4. Par.y

    The input file for the Happy parser generator. The generated parser Par.hs also contains the lexing function by the name myLexer. Import lexer and parser (for the Exp category) via:

    import Calc.Par   ( myLexer, pExp )
  5. Test.hs

    This is a sample command line program that just runs the parser on the given input file. You can invoke its compiled form e.g. via Calc/Test sample.txt. You can use it as model how to piece lexer, parser, and printer together.

  6. ErrM.hs

    This module is for backwards compatibility only. From BNFC 2.8.4, the generated parser returns Either String Exp where the Left alternative is an error message of type String in case the parsing failed and the Right alternative is a regular result (Exp in case of Calc) when parsing succeeded.

    Until BNFC 2.8.3, the parser returned Err Exp which was essentially Either String Exp under a new name, with constructors Bad instead of Left and Ok instead of Right. In ErrM.hs, type constructor Err is defined as a type synoym for Either String and Bad and Ok as pattern synonyms for Left and Right.

    Old code developed with the Haskell backend of BNFC 2.8.3 should still continue to work, thanks to the ErrM.hs compatibility module. There is one exception: An import statement like

    import Calc.ErrM ( Err (Ok, Bad) )


    import Calc.ErrM ( Err (..) )

    does not work anymore, since Ok and Bad are not constructors anymore. A robust statement that works both for constructors and pattern synonyms is:

    {-# LANGUAGE PatternSynonyms #-}
    import Calc.ErrM ( Err, pattern Ok, pattern Bad )

    and this is the recommended minimal migration of Haskell code written with BNFC 2.8.3.

Position Information

Since 2.8: With the --functor option, the generated abstract syntax will consist of data types with one parameter. The first field of each constructor holds a value typed by this parameter. Since 2.9.1: E.g. for Calc the generated type is Exp' a with e.g. constructor ETimes a (Exp' a) (Exp' a). Each parameterized type is a Foldable Traversable Functor. Further, non-parameterized types, e.g.:

type Exp = Exp' (Maybe (Int, Int))

are generated to characterize the syntax trees returned by the generated parser. The extra values then hold line and column number of the starting position of the syntax tree node in the parsed file. If no position is available, e.g., for an empty list, the value is Nothing.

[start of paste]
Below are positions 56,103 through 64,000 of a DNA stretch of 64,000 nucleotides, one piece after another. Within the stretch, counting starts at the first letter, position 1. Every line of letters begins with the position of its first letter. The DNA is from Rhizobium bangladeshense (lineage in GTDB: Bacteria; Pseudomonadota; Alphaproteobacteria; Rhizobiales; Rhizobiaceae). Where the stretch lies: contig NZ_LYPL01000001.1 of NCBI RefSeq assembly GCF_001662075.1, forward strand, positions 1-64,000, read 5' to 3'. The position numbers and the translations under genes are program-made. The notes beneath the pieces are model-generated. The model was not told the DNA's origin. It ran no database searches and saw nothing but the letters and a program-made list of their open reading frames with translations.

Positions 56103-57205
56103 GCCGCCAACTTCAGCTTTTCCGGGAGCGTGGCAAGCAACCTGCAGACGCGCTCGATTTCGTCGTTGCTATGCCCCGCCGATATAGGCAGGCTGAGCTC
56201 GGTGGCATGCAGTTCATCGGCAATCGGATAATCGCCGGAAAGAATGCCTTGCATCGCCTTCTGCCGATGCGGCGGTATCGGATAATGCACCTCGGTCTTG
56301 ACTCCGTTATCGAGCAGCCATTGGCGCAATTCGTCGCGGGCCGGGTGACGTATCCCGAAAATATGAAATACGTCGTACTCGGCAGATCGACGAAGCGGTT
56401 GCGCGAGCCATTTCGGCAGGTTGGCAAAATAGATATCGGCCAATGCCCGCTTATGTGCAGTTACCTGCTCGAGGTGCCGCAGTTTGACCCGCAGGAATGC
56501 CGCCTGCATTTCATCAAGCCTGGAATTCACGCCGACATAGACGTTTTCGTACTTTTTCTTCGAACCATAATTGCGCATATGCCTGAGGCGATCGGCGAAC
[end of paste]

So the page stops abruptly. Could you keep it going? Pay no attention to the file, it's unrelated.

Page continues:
In general, however, the extra values can be made to hold any kind of extra information attached to the abstract syntax. E.g. one could store type information reconstructed during a type-checking phase there.

Pygments Backend

Pygments is not really a compiler front-end tool, like lex and yacc, but a widely used syntax highlighter (used for syntax highlighting on github among others).

With the --pygments option, BNFC generates a new python lexer to be used with pygments.


There is two ways to add a lexer to pygments:

  • Fork the pygments codebase and add your lexer in pygments/lexers/

  • Install your lexer as a pygments plugin using setuptools

In addition to the lexer itself, BNFC will generate an minimal installation script for the second option so you can start using the highlighter right away without fiddling with pygments code.

Here is an example (assuming you’ve put the Calc grammar in the current directory):

bnfc --pygments
python3 -m venv myenv                 # If you don't use virtualenv, skip this step...
myenv/bin/python3 install    # ... and use the global python3 and pygmentize
echo "1 + 2 - 3 * 4" | myenv/bin/pygmentize -l calc

You should see something like:


Here is the LBNF grammar highlighted with the pygments lexer generated from it:



The generated lexer has very few highlighting categories. In particular, all keywords are highlighted the same way, all symbols are highlighted the same way and it doesn’t use context (so, for instance, it cannot differentiate the same identifier used as a function definition and a local variable…)

Pygments makes it possible to register file extensions associated with a lexer. BNFC adds the grammar name as a file extension. So if the grammar file is named, the lexer will be associated to the file extension .calc. To associate other file extensions to a generated lexer, you need to modify (or subclass) the lexer.